Published: Tue, Jul 30th, 2013
"My Dad is tougher than your Dad". Replace "my Dad" with "my lawyer" and the argument sounds just as silly. For commercial disputes, the better primary school lesson is to remember your ABCs: Always Be Cool.
Another good lesson to remember is "play the ball, not the man". Focusing on resolving differences without assigning blame promotes a more constructive discussion about handling a shared difficulty.
Hurled accusations and threats of legal action make for good TV drama but often translate into wasted time and needless costs. Nobody likes to be bullied or made to feel like a bad guy, so resistance can be expected.
Such resistance may have more to do with emotion than the rights and obligations at issue, but still hinders progress toward a resolution. Hurt feelings can sometimes become an additional complicating factor that is difficult to identify and address in a commercial context. The good news is that this factor is potentially avoidable, but not everything can be resolved at an early stage.
Lawyers are often contemplated when disputants seem to have reached an impasse. However, costly and prolonged litigation is by no means an inevitable consequence. Lawyers owe a fundamental obligation to protect the interests of their clients, so advice on efficient solutions is to be expected. These may include alternatives to litigation such as negotiation, conciliation, mediation and arbitration.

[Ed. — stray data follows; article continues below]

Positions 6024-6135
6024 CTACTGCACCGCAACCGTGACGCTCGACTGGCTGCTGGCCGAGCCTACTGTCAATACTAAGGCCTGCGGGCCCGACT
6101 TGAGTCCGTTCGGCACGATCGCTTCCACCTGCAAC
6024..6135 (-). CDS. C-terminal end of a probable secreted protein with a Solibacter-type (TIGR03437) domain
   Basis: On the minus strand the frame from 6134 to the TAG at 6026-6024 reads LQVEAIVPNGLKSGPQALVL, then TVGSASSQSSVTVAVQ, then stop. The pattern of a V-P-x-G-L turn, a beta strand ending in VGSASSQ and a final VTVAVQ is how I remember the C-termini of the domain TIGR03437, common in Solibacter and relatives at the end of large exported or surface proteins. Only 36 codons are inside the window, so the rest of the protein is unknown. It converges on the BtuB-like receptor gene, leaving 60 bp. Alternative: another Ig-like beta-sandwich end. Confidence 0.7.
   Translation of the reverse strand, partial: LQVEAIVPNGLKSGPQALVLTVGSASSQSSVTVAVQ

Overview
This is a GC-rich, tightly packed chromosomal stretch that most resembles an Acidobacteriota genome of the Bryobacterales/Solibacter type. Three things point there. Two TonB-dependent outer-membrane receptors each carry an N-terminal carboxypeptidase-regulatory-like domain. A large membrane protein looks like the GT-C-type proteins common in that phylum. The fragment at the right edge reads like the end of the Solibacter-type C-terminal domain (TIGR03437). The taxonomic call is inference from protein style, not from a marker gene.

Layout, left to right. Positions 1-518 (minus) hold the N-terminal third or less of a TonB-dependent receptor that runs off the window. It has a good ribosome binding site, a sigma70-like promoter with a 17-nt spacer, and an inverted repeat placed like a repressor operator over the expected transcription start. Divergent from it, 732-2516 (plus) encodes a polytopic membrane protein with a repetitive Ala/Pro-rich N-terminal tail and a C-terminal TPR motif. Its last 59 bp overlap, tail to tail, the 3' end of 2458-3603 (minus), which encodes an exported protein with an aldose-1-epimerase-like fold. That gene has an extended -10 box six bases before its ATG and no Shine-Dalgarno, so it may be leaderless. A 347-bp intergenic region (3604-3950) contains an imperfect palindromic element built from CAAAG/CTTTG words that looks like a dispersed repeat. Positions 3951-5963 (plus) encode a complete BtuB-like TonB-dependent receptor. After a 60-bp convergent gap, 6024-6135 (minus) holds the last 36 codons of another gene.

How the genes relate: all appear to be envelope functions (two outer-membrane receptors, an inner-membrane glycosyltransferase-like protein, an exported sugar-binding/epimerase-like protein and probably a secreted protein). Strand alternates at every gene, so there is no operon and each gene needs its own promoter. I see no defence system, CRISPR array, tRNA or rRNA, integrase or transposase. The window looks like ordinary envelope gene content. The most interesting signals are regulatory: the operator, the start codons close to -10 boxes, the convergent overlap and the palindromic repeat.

Negotiation is usually considered first because it can resolve disputes more quickly and cheaply than other options. It often begins with a conversation between lawyers who communicate each client’s position and suggest settlement terms. The lawyers then revert to their clients for instructions and sometimes that is all it takes to reach mutual agreement.
Some kind of preliminary negotiation is an obvious and sensible step that judges expect to have occurred before litigation is commenced. Missing this would not necessarily affect any ruling on the dispute itself, but may factor in a decision on costs. Legal costs are often awarded to a successful party, but the award is discretionary and may not be given if litigation was avoidable.
Conciliation involves a neutral intermediary who meets disputants separately to discuss their story, the other side, common ground and possible settlement terms. This collaborative exercise can help to defuse strong emotions and reconcile differences by way of concession. Mediation incorporates elements of negotiation and conciliation. The disputants meet before a mediator who assists them to negotiate a settlement. They are often separated at some point for the mediator to hold private discussions on possible settlement terms as a conciliator would.
Arbitration is an adversarial process similar to court. An arbitrator hears both sides of the dispute and makes a binding decision. Disputants may find cost savings by agreeing to tailor rules of procedure and evidence as appropriate to their case, but may still end up before a court if the arbitrator’s decision is appealed.
Disputants are increasingly resorting to these alternatives to litigation, and courts make use of them also. A judicial settlement conference may be required before a civil case can progress to trial, and similar mediation components often feature in cases before the Family Court and Tenancy Tribunal.
Litigation remains an important and necessary facility, but the alternatives can save time, costs and commercial relationships at times as well. They can therefore produce better overall results and should not be discounted as soft options for that reason.